RIOT – Civil Unrest is a handsome but pointless RTS


The molotov cocktails and pixel fires of Riot – Civil Unrest have lit up on early access. It’s an RTS of street tactics where you control either rioters or the police, seeking to control the plazas and highways of Egypt, Spain and other nations grazed by disorder in the past decade. It focuses on real world popular uprisings and protest movements like the Arab Spring, the Indignados, and the environmental protesters of Italy and Greece. Because of this, you might expect it to be a political powderkeg. But Riot not only manages to say nothing noteworthy about any of these conflicts, it also shows little competence as a game.

It’s an RTS of limited means. The story mode gives you a few levels in each country and asks you to control baton-wielding riot cops or a crowd of protesters. The police are split into specialist units. An assault class can charge at the protesters, laying into them with truncheons or turning back early, happy to have scattered the crowd with a forceful advance. A shielded class push slowly forward, displacing civilians by marching in a disciplined line and shouting. Finally, a ballistics unit can fire gas canisters, plastic bullets or (in some cases) live ammo into the crowd.


By comparison, the grouped protester units are straightforward. They have greater numbers but are limited to either violent or non-violent, an icon above their heads depicting either an open palm or a closed fist. This limits what each group of protestors can do. Only violent units can throw petrol bombs or rocks, for example. One of the most useful tactics for protesters is to sit on the ground and raise their hands in a ‘hold position’ stance. So long as morale is okay (a small, barely noticeable meter next to the groups icon) the unit won’t flee. This is important, since the objective on the single-screen map is usually about locking down an area, preventing the cops from advancing, or slowly pushing down a street yourself, always against a short timer.


It sounds like excellent fuel for a big street-fire of civil disobedience and martial response. The politically-charged settings suggest it might have something to say about power of protest, responsibilities of government, the lure of street violence or a cocktail of these grey topics. Failing that, the unusual theme might at least galvanise the RTS elements, creating some fresh ideas. Sadly, the opportunity is missed, leaving only a damp, unlit firecracker of a game, both annoying to play and strangely voiceless.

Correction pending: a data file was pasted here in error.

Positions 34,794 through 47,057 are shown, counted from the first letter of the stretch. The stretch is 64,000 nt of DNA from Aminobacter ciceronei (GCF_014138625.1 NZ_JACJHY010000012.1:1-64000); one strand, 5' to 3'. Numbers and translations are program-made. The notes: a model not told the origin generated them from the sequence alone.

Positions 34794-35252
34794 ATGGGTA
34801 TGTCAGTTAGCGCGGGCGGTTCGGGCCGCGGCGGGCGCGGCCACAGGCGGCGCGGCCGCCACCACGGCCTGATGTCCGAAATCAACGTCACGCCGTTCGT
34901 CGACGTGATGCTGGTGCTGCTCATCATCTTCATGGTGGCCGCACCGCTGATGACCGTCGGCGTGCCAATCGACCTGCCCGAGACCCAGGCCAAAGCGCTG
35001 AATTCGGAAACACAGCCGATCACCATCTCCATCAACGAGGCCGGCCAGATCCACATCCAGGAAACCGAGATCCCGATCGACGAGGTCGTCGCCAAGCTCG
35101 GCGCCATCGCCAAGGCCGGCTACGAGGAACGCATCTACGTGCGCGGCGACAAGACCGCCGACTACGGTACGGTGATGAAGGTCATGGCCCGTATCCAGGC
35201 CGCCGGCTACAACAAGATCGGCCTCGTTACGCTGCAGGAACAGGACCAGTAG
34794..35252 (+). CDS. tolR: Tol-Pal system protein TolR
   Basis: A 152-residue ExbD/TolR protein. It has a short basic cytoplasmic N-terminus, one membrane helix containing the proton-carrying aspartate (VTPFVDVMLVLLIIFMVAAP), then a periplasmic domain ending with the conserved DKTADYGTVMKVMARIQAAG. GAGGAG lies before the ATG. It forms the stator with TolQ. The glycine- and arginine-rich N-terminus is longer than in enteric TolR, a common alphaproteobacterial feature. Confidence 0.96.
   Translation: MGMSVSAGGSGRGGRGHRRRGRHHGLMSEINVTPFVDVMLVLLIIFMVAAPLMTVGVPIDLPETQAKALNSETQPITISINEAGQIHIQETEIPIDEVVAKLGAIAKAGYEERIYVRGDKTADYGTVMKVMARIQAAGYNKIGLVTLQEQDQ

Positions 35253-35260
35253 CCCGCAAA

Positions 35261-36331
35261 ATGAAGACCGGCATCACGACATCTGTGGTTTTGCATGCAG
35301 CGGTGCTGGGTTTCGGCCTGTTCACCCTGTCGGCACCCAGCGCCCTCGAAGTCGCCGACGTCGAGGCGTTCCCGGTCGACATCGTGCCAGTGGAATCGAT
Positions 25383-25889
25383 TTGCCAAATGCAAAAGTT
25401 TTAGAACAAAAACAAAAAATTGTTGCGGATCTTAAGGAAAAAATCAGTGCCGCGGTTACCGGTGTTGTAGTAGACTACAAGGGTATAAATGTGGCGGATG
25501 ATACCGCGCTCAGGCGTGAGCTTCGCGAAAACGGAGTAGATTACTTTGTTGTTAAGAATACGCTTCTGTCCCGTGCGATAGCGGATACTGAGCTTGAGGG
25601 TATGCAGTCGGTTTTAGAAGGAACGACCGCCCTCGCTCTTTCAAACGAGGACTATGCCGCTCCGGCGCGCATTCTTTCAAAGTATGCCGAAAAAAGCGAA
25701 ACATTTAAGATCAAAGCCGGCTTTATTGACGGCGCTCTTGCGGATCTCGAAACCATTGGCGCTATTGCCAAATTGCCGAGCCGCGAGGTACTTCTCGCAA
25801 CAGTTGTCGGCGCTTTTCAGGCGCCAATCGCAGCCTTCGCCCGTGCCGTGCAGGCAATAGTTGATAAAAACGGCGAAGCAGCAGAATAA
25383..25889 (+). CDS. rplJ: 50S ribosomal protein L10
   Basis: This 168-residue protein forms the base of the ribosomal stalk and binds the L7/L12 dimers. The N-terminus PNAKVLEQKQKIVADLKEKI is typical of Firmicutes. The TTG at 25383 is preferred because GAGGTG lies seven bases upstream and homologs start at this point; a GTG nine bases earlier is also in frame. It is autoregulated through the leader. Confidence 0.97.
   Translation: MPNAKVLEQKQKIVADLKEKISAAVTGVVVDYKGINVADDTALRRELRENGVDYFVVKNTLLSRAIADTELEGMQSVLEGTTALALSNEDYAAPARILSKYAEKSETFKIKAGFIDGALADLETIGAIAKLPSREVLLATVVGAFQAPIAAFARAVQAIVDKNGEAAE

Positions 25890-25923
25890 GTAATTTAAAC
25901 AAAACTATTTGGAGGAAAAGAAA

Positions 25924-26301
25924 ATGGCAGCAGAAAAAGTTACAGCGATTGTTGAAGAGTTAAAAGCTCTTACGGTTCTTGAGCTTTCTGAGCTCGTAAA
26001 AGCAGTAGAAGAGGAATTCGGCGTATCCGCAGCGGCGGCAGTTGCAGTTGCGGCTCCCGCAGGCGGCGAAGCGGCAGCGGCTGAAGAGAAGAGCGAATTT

First, let’s look at the gamey bits. The bustling pixel art battlegrounds are as handsome as they have always seemed in tweets and trailers. Crowds surge, flames whip around, the ground becomes littered with flags and protest signs. But none of it can mask the poorly-designed tactical street fighting. All fights come down to a shoving match of furious clicking, and units rarely follow your instructions with any accuracy or reliability. Even selecting units is a pain and the units’ abilities must be activated individually, meaning that to get multiple units to do the same thing in near-unison you have to quickly swap between them using the tab button (or, heaven help you, trying to locate and click on the right unit in the crowd) then activating their power from a button at the top of the screen. For example, if you want to send a volley of gas canisters, you need to cycle through each ballistics unit to do so. If you want to send back a volley of rocks, it’s the same process. There’s no drag-and-select-all, and no way to squash the units together. It’s a small and fiddly issue that comes up over and over again, souring the whole fight.


You only fight on a single left-to-right plane, so the struggle always comes down to a back-and-forth. Police move in a rigid square formation, unable to acknowledge that they even have a flank, never mind guard it (or exploit the flank of their opponents). Meanwhile, protesters move in nebulous, barely-controllable blobs. This might be an intelligent observation on the hard-to-control nature of protest, but it doesn’t make for a fun strategy game – a genre which pretty much demands total control over your own units.